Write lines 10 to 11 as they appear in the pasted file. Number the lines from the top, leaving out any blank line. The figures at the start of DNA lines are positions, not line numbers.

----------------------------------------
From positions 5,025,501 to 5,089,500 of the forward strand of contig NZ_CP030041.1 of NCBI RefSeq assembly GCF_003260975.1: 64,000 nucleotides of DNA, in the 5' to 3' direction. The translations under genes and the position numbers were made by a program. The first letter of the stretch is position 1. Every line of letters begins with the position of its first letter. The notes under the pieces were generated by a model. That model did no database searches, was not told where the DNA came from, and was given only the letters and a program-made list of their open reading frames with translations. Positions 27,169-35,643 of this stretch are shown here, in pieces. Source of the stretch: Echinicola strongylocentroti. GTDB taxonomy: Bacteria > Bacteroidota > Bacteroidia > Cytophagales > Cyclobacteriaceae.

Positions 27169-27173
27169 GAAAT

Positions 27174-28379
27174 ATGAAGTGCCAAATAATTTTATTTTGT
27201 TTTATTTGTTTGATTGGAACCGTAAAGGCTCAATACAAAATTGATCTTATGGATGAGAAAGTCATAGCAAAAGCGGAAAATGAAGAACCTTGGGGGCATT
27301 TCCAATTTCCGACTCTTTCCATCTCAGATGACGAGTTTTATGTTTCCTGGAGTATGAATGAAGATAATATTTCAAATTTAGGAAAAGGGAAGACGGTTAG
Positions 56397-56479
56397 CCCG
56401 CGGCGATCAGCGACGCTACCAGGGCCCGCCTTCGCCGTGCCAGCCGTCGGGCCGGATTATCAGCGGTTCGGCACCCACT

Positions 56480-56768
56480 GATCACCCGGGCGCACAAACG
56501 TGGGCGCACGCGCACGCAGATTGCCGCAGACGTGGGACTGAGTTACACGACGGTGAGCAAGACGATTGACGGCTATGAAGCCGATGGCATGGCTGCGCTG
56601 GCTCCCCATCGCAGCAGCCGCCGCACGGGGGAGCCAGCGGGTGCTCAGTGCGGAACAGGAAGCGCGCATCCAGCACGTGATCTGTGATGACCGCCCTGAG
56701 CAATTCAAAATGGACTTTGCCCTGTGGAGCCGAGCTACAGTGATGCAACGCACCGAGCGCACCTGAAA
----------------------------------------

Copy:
56401 CGGCGATCAGCGACGCTACCAGGGCCCGCCTTCGCCGTGCCAGCCGTCGGGCCGGATTATCAGCGGTTCGGCACCCACT

Positions 56480-56768